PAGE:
Jennings takes his responsibilities with the Marlins seriously.
“I just try to keep my finger on the pulse of the 29 other clubs to look and see if there’s going to be a surplus of something they have that we need, or if we have a surplus of something that we could move someplace else and get something that helps us,” he said.
The Marlins got off to a decent start this season, and stood 20-14 (.588) through May 9, three games behind the NL East leading Philadelphia Phillies. The right-hander Johnson has developed into one of the most effective pitchers in the game, and Jennings likes where the team is at.
“We’ve always tried to constitute our ball club on pitching and defense, and our pitching right now has done a very good job,” Jennings said. “We’ve pitched very well, we’ve played good on the road and we’ve played well in close games. A lot of the things that we wanted to see coming out of spring training, thus far we’ve seen.”
The Marlins were World Series Champions in 1997 and 2003, qualifying for the playoffs both times as a wild card entrant. They have never won a division title in their 18-year history.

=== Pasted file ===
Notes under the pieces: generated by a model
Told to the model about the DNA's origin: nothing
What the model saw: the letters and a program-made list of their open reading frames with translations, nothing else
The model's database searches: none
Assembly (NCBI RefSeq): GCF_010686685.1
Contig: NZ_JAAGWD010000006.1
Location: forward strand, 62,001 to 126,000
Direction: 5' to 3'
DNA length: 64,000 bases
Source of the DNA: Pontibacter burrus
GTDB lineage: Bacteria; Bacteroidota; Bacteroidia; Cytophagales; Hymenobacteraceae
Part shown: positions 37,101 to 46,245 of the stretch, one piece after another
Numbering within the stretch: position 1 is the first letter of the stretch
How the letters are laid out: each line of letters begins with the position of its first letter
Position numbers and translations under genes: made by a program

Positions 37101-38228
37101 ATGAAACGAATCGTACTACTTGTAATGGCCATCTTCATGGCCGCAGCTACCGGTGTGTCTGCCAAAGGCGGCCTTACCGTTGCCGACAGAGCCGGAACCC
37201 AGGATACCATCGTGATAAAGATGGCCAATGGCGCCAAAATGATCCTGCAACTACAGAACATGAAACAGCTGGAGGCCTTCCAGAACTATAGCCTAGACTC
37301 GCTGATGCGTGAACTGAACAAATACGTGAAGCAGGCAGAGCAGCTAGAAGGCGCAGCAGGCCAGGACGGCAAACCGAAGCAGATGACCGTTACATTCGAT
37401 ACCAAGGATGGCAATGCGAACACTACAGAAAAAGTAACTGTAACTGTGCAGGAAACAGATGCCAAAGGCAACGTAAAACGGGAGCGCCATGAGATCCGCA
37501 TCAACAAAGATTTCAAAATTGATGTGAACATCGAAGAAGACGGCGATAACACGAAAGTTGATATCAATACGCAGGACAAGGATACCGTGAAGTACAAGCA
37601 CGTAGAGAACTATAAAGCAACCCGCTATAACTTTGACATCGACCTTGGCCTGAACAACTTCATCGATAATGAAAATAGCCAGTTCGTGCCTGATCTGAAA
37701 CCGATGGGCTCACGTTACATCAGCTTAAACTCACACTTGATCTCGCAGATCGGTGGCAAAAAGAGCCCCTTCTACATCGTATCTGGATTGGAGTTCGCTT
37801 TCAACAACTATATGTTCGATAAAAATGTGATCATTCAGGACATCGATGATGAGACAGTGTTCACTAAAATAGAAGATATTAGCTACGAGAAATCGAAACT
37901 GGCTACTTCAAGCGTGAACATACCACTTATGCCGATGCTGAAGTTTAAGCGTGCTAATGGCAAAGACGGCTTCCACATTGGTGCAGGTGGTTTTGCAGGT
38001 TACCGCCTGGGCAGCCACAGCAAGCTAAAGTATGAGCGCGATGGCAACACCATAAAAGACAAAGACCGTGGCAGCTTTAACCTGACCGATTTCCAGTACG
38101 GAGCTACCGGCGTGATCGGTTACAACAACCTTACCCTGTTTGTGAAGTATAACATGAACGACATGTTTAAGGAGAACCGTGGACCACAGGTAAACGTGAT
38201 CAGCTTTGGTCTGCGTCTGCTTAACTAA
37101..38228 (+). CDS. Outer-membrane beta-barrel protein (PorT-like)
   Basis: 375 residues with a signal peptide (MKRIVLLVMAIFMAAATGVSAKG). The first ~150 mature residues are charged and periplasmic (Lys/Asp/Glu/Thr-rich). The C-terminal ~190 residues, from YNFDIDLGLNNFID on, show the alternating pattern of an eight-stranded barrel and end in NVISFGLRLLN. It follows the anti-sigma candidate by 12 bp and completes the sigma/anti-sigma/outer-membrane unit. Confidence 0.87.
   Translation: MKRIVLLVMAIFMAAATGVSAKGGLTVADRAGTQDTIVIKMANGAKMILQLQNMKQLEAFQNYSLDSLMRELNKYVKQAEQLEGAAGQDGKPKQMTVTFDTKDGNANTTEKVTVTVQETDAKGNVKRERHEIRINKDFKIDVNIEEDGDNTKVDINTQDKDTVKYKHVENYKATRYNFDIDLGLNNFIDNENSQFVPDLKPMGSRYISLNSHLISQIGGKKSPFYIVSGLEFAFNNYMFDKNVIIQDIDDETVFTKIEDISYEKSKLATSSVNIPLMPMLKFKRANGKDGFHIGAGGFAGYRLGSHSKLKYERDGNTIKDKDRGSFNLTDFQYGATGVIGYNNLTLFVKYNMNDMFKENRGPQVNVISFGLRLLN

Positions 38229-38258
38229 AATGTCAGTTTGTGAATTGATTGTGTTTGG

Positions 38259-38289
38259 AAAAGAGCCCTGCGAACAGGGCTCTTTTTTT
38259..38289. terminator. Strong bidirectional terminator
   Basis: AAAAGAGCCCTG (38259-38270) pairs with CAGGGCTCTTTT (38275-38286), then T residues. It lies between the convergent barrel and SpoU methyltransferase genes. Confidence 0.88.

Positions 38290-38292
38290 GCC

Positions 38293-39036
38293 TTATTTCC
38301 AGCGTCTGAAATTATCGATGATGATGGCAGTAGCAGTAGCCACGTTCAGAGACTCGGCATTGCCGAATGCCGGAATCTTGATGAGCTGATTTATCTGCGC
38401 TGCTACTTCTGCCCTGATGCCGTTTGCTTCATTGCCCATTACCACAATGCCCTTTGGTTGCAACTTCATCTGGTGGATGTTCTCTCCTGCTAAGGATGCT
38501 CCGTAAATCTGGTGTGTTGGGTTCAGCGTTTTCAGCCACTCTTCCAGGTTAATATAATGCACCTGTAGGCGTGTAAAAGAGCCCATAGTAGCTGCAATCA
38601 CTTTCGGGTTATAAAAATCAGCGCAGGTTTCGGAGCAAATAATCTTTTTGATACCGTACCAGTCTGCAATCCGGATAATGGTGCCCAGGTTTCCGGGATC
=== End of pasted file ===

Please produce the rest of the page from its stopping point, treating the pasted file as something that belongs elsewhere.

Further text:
But there is certainly a lot of excitement surrounding baseball in Miami right now. The team will move into the new $389.4 million, 37,000-seat, retractable roof Marlins Ballpark next season, which will put the organization on a whole new playing field in more ways than one.
“Moving into a new ballpark next year is going to be the third greatest day in franchise history, with the other two being the winning of the World Series,” Jennings said.
The increased revenue stream the stadium is expected to provide should make the Marlins a bigger player in the free agent market. It will not, however, change the focus of the organization, according to Jennings.
“We would certainly have the opportunity to do that if the right pieces are there,” he said. “Make no bones about it – we like growing our own and we take a lot of pride in the scouting staff and in the development staff to go out and find young players and get them in our system so we can develop them the Marlins’ way.
“We feel good when we can identify a (player) as a young man, watch him get in our system and work his way to the Major Leagues.”
And that’s the way an MLB organization improves its farm system.